Public perks, private benefit

Our view: Mayor's use of free tickets is not unusual, but it's not right either

August 08, 2012

Here are the best things you can say about Mayor Stephanie Rawlings-Blake's use of complementary tickets to shows at 1st Mariner Arena: Every mayor has done it, and the number of tickets she and her family used make up a relatively small portion of those her office doled out. And it's not like she was stealing gift cards from poor kids. Indeed, there are plenty of worse things she could do, but plenty of better ones, too. In the grand scheme of challenges Ms. Rawlings-Blake has faced — from budget deficits to out of control pension obligations — this doesn't amount to much. But "that's the way it's always been done" doesn't cut it as a reason for any of the big decisions the mayor makes, and it doesn't cut it for this, either.

Ms. Rawlings-Blake may think it unfair that The Sun and other local media outlets are focused on her use of free tickets to the arena and her use of the skyboxes at Ravens and Orioles games. This level of scrutiny has not been applied to previous mayors, but Ms. Rawlings-Blake has faced a string of criticism ever since her decision to take back Ravens tickets she had given to City Council President Bernard C. "Jack' Young after he questioned her focus on the Baltimore Grand Prix on The Sun's op-ed page. She's right. It's not right that previous mayors have not faced questions about their handling of free tickets. But the fact that the media failed to check up on whether Mayor Theodore McKeldin got comped for The Beatles in 1964 is no reason that it shouldn't do better now.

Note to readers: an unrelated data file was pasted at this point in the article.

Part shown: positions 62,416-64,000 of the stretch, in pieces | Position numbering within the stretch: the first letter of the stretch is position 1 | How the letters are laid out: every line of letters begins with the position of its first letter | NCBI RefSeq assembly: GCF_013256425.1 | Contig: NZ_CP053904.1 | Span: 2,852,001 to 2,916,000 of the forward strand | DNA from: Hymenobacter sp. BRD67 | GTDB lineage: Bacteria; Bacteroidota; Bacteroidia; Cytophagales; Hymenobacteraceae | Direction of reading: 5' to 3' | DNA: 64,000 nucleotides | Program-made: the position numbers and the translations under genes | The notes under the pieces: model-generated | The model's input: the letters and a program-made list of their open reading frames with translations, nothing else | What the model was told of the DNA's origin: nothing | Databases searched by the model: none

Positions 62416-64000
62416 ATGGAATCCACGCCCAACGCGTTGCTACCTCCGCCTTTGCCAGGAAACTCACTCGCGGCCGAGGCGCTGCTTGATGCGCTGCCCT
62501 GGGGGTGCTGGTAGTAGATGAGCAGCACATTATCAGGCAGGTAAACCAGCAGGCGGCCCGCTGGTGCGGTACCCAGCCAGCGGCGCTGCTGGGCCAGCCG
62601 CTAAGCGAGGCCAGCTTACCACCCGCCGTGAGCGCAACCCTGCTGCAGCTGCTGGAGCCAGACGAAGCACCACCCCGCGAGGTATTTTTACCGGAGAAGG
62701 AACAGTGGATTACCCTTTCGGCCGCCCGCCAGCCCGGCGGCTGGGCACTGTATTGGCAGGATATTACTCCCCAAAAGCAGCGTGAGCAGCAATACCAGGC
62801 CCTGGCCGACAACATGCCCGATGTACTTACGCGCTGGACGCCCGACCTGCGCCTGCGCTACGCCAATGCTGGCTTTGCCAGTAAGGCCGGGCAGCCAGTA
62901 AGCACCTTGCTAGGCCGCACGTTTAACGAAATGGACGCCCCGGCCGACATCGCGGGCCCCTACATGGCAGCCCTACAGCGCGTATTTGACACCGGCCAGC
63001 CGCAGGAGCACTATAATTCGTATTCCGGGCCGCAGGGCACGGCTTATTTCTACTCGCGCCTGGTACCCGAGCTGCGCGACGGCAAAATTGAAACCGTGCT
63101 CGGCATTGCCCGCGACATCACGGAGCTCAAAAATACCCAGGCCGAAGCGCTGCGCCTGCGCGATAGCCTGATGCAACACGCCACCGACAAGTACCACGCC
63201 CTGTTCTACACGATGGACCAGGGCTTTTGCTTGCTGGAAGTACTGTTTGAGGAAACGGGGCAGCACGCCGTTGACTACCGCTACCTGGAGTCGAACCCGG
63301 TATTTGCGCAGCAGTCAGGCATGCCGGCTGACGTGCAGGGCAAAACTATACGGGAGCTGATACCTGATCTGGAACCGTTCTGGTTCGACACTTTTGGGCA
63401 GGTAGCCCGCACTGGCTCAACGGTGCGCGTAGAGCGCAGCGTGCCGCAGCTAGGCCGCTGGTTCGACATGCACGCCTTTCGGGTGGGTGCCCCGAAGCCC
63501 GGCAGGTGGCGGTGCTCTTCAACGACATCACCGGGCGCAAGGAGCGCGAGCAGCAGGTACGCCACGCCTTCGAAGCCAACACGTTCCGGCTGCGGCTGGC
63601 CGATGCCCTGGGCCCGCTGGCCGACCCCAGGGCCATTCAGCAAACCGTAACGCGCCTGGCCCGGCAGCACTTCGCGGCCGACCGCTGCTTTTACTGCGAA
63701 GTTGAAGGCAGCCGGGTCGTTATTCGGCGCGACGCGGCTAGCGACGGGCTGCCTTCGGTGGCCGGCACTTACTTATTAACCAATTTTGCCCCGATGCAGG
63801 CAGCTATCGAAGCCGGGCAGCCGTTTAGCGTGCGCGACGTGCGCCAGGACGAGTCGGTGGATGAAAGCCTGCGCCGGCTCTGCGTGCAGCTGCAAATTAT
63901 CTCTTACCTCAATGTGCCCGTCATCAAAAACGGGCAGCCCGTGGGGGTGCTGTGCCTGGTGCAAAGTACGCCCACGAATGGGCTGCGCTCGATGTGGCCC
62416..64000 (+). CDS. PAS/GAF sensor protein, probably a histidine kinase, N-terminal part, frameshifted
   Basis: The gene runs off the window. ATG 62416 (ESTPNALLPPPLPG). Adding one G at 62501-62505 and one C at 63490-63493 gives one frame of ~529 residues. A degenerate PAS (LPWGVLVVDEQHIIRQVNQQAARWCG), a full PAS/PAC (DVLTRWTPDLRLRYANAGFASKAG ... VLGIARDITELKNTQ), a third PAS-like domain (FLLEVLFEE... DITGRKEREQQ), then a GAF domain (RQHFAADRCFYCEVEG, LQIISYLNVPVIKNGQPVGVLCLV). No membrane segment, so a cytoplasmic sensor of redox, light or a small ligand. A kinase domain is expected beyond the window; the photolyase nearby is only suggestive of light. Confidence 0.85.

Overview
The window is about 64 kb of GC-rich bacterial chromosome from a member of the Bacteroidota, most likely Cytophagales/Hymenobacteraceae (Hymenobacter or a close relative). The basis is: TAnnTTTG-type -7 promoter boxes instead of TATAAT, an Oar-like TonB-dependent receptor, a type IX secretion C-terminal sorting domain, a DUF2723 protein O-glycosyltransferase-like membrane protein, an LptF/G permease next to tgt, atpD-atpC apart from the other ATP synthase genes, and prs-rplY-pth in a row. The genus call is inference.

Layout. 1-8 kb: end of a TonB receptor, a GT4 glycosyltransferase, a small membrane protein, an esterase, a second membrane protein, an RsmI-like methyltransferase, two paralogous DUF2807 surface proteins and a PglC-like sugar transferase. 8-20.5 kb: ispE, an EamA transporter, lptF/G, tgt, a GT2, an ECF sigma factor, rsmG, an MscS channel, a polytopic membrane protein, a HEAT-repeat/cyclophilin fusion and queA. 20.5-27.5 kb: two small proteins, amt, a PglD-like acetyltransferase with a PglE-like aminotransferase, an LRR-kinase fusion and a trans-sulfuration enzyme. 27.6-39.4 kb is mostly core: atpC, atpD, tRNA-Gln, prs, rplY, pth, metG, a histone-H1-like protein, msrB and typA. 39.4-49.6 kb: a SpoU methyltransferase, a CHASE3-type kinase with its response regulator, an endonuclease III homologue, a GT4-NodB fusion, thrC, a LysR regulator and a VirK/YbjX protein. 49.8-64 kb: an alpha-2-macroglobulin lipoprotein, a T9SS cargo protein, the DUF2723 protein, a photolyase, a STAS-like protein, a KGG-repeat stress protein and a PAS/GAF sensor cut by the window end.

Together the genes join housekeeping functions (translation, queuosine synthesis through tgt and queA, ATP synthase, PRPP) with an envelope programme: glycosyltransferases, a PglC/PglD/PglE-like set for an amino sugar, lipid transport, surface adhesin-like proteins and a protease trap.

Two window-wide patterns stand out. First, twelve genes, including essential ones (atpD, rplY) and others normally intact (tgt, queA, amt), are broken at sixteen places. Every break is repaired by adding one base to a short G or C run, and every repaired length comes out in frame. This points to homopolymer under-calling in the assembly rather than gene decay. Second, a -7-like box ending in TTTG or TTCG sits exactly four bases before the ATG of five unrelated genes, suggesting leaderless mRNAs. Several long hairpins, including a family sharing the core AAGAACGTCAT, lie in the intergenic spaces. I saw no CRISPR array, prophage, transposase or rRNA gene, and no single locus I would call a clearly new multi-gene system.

And how the mayor handles these matters is a legitimate public interest. Ms. Rawlings-Blake's spokesman, Ryan O'Doherty, insists that no taxpayer dollars are spent on these tickets. They are, he says, a routine matter of a city-owned arena providing tickets to the city's top official, something he says is "neither new nor extraordinary." But that doesn't mean the practice has no fiscal impact. If the tickets were not provided to the mayor's office, they could instead be sold to the general public.

Moreover, who gets what tickets says something about the mayor's management and priorities. Many of the tickets appear to wind up in the hands of community groups and schoolchildren, though the records are too vague to give any idea of which groups or which children and why. Many others are doled out to City Council members and legislators, which affords Ms. Rawlings-Blake with the opportunity to reward allies and withhold favors from opponents. (The extent to which she does this is unclear, as the records are not specific enough to say with authority which politicians benefit the most.)

It is evident from the records that, although the vast majority of tickets go to people not related to the mayor, she and her family do attend the better shows. She didn't take free tickets to any Baltimore Blast games, but she did see Sade and New Edition in concert, and her husband saw Rihanna. She took all 12 tickets her office got for Cirque du Solieil but none of the hundreds it received for the Ringling Bros. and Barnum & Bailey circus.

These tickets are a public resource, and they should be used for the public benefit. That means there should be a transparent process by which they are handed out, and the records of who receives them should regularly be made public. And saying 14 tickets to the circus went to "Ms. Cookie" or that dozens of others were given to "community" doesn't cut it.

If the mayor has a legitimate business reason for attending an event — say, wooing a prospective employer or showing off the city to convention planners or international visitors — she should by all means be able to do so for free. But being mayor should not entitle her to public perks for her private amusement, and the fact that her predecessors did doesn't make it right. If she wants to see Jay-Z, she can buy a ticket.

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